Texas leading US race to build natural gas power plants

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Source: U.S. Energy Information Administration, Electric Power Monthly as of February 2016Note: Natural gas-fired capacity additions include plants completed and under construction.

Texas leads US with 3.2 GW of natural gas power generation expected to become operational 2016–18

Natural gas-fired power generation increased 19 per cent in 2015, because of low natural gas pricesincreased gas-fired generation capacity, and coal power plant retirements, and another 18.7 gigawatts of new capacity will be built by the end of 2018, according to the US Energy Information Administration.

EIA’s May 2016 Short-Term Energy Outlook forecasts that this year, natural gas-fired generation will exceed coal generation in the United States on an annual basis.

Growth in natural gas-fired generation capacity is expected to continue over the next several years, as 18.7 gigawatts (GW) of new capacity comes online between 2016 and 2018. Many of the new natural gas-fired capacity additions in development are near major shale gas plays.

The Mid-Atlantic states and Texas have the most natural gas-fired capacity additions under construction with planned online dates within the next three years (2016–18).

Expanding pipeline networks in the Northeast are increasing takeaway capacity from the Marcellus and Utica shales, which will support the growth in natural gas-fired generating capacity. In 2015, 6.0 billion cubic feet per day (Bcf/d) of new pipeline takeaway capacity in the Northeast was commissioned to transport natural gas to the east, south, and west of the Marcellus and Utica shales.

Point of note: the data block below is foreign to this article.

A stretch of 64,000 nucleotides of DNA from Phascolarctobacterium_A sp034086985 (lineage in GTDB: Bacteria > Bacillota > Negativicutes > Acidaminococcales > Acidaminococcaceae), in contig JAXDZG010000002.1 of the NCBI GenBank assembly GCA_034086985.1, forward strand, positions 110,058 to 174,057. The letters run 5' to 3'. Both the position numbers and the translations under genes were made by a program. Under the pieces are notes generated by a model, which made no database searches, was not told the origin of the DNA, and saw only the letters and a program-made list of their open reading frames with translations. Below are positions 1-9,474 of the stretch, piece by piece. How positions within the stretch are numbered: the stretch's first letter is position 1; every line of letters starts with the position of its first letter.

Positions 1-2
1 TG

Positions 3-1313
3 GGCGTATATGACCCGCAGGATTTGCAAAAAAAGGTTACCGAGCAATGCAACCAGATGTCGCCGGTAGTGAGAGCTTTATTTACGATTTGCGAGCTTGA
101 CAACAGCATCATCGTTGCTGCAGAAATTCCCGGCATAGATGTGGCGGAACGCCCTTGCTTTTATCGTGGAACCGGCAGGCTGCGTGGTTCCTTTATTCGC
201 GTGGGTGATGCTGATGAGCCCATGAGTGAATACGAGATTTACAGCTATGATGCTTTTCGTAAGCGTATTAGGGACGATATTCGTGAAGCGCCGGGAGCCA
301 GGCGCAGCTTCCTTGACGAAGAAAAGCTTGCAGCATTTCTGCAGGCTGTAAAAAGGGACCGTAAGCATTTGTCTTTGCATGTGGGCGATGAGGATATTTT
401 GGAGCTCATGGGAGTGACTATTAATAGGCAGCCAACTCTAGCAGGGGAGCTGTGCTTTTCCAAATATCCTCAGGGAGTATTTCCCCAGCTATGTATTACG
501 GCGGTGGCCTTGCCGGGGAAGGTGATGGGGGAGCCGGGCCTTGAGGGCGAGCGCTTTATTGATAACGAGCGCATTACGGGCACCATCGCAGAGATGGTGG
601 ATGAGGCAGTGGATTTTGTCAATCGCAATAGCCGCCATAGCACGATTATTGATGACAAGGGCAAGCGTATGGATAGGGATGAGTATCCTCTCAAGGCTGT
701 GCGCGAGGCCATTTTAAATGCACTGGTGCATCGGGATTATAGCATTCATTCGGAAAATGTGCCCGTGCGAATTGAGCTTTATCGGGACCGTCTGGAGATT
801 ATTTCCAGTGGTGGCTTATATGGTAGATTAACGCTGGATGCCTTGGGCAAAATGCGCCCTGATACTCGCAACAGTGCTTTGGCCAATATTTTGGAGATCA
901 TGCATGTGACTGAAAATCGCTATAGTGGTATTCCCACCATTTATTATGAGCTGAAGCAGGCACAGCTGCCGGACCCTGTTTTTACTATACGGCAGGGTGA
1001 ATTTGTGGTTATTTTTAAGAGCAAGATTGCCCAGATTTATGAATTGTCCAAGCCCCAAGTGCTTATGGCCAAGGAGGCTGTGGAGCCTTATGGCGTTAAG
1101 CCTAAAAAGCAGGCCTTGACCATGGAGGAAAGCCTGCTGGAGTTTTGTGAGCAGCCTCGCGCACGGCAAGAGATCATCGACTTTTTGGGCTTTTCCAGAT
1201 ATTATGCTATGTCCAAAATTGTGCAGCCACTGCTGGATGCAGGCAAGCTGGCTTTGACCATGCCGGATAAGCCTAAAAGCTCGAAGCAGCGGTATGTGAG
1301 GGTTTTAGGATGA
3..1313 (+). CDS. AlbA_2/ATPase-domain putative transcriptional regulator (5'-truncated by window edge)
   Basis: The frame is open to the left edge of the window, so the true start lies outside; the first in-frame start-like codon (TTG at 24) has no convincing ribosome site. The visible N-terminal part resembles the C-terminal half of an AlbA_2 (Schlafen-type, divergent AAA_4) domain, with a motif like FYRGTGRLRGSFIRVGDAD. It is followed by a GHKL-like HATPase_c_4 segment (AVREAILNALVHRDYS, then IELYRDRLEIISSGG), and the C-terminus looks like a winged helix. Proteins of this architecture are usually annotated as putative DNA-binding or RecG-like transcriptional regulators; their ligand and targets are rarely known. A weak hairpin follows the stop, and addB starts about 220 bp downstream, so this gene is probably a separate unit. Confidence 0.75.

In 2016, 2.2 Bcf/d of new pipeline capacity currently under construction is scheduled to come online in the Northeast, according to EIA data on natural gas pipeline infrastructure.

Texas. Significant levels of natural gas-fired capacity are under construction in Texas, with 3.2 GW expected to become operational over 2016–18. Texas produces more natural gas than any other state and is home to several major shale plays, including the Eagle Ford and Barnett shales.

Florida has the largest cumulative additions of gas-fired capacity currently under construction, with three plants that have a combined capacity of 3.8 GW expected to come online in 2016–18.

Although the state has no shale gas production, the retirement of older, less-efficient coal units and the replacement of some oil-fired capacity have led to the expansion of regional pipeline networks to bring more shale gas to serve gas-fired generation.

The cumulative capacity additions cited above include plants that are under construction. The Mid-Atlantic states and Texas also have the most regulatory permit filings for new gas-fired capacity additions. Their combined received and pending permits amount to a cumulative 12.1 GW over the 2016–18 period.

Texas leads the United States in permit filings, with received and pending permits to construct a cumulative 6.6 GW over the 2016–18 period.

Mid-Atlantic states. Many of the natural gas capacity additions are concentrated around the Marcellus and Utica shale regions, largely located in Pennsylvania, West Virginia, and Ohio. These states have been leading the growth in U.S. natural gas production over the past several years, driven by increasing production in the Marcellus and Utica shales.

Natural gas infrastructure has been added in these regions to transport natural gas to population centers along the Atlantic Coast.

Among the states near the Marcellus and Utica shales, Virginia accounts for the largest cumulative additions of gas-fired capacity over the 2016–18 period, with 2.3 GW of gas-fired capacity under construction, followed by Ohio with 1.9 GW, Pennsylvania with 1.8 GW, and Massachusetts with 0.7 GW, according to EIA’s Electric Power Monthly.

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